This Is How You Handle Criminals In South Africa


Gareth Newham, the head of governance, crime and justice division at the Institute for Security Studies has warned South Africans to employ caution when fighting back criminals.

Often when you are faced with criminals, robbers or attackers of any kind, one of two things usually happens: you either comply with their instructions or you fight back.

Both approaches have their perks in certain contexts.

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The South African security authorities has urged South Africans to be thoughtful and tactical when fighting back an attacker, noting that more harm and violence could be unleashed if caution does not come into the scenario.

As the nation waited for the national crime statistics on Friday, a security expert warned that South Africans should think twice before taking on criminals.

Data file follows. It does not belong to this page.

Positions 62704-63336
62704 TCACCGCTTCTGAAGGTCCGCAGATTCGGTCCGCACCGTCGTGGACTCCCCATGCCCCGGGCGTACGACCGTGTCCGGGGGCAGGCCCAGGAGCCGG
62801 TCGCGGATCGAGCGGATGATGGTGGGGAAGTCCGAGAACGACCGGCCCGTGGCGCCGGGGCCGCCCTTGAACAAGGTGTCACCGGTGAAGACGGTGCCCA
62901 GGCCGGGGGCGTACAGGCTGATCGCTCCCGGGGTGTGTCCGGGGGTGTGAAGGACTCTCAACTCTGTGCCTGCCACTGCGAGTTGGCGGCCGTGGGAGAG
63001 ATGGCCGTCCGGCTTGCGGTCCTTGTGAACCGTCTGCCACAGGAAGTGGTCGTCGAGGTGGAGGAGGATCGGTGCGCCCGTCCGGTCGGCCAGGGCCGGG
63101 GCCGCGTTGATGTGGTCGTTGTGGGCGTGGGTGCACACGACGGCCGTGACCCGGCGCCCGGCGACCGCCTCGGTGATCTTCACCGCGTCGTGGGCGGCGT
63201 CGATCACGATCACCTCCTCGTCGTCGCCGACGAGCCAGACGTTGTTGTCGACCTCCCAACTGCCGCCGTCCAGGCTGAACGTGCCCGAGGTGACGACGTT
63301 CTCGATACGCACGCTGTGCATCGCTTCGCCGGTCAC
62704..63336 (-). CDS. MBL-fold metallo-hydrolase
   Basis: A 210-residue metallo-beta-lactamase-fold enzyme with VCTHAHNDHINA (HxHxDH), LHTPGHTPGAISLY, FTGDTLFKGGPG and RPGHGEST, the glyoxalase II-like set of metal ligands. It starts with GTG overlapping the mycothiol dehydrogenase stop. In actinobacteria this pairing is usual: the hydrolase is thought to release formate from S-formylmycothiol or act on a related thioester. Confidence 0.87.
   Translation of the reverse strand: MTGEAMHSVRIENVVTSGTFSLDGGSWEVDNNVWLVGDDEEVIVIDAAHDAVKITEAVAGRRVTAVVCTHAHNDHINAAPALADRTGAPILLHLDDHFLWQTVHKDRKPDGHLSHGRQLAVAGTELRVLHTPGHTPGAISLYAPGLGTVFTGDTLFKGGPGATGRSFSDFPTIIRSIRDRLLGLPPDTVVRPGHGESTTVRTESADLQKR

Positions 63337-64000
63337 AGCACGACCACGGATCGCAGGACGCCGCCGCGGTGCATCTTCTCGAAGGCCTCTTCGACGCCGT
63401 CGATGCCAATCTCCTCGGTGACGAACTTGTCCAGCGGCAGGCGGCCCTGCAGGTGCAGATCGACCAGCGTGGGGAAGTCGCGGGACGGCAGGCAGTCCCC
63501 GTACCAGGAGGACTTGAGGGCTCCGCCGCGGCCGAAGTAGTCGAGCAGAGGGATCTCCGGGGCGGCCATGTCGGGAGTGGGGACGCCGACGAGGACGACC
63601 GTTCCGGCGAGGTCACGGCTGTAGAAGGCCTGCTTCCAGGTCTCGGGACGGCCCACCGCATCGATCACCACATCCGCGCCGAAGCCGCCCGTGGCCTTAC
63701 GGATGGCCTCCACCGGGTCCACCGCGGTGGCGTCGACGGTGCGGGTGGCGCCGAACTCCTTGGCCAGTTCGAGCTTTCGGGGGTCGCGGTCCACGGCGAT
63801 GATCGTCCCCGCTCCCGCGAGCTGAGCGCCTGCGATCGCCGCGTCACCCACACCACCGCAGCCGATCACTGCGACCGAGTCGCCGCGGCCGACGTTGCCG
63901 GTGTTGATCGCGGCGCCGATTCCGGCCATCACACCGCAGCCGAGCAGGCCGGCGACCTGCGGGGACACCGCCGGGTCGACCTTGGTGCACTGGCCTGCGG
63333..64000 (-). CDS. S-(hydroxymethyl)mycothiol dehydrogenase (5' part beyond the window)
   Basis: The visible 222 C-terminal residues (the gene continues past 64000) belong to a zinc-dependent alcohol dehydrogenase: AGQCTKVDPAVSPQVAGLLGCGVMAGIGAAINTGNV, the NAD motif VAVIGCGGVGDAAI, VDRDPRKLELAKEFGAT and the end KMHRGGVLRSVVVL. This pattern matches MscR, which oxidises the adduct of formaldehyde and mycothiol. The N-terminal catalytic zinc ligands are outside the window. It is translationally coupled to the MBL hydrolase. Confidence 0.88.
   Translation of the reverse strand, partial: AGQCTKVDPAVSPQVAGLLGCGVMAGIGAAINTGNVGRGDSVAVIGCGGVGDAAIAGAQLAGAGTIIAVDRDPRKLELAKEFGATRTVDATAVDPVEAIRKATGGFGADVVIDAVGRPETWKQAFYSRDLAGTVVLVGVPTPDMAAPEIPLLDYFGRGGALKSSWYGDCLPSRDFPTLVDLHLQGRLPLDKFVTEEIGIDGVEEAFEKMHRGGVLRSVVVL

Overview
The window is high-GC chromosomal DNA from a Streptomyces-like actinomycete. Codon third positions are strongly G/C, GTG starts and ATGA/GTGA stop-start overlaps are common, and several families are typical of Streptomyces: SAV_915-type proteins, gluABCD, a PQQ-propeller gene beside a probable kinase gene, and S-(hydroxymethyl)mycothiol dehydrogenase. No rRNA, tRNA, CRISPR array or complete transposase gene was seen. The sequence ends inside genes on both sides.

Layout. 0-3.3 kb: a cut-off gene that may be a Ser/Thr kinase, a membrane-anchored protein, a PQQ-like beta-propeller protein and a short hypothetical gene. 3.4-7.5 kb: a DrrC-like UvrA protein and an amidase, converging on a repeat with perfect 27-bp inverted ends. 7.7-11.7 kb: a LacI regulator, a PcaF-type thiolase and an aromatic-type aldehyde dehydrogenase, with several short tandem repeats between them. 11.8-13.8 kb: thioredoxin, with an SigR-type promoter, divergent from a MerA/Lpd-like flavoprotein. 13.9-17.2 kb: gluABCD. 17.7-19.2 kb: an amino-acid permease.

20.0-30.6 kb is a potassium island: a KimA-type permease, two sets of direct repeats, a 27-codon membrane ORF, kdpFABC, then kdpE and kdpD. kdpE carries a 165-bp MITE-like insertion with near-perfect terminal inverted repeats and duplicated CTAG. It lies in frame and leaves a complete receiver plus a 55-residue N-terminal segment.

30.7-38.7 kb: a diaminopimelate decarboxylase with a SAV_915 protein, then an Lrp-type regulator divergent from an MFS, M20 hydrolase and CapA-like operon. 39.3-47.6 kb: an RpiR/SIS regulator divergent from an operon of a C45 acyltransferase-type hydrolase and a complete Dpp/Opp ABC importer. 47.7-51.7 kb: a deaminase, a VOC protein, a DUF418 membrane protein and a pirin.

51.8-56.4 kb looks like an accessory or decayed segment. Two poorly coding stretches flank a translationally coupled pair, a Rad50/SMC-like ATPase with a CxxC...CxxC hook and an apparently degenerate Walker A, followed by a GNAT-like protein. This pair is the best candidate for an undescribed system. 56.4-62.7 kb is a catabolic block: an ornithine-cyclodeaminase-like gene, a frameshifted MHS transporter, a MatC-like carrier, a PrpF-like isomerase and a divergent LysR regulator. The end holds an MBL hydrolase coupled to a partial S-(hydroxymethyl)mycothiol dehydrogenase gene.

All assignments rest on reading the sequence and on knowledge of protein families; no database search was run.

The warning possibly came from the collation of crime statistics in South Africa Police Minister Nkosinathi Nhleko and Acting National Commissioner Lieutenant General Khomotso Phahlane. The report will be presented soon to the police force and the parliament.

South Africa has recorded a disturbing number of people who ended up dead or in critical conditions for fighting back criminals.

According to Gareth Newham, the head of governance, crime and justice division at the Institute for Security Studies, a research will be needed to know the rate at which South Africans are fighting back criminals.

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On that note, he admonished the people not to inflame their attackers especially when they are armed.

“It’s generally not recommended to fight back if the person who is confronting you is armed and you are not trained or you’re not trained to deal with that situation.” 

“Research that we have seen shows that in particular, robbery situations like house robberies, business robberies and even street robberies where victims have fought back, it more likely than not triggers violence from the perpetrator.”

South Africa has not forgotten the story of the 70-year old woman who gave the robber in her house a hard time and got away with it.

Gareth Newham however says that it is better to be safe than sorry. In other words, bravery in the face of an attack requires caution as well.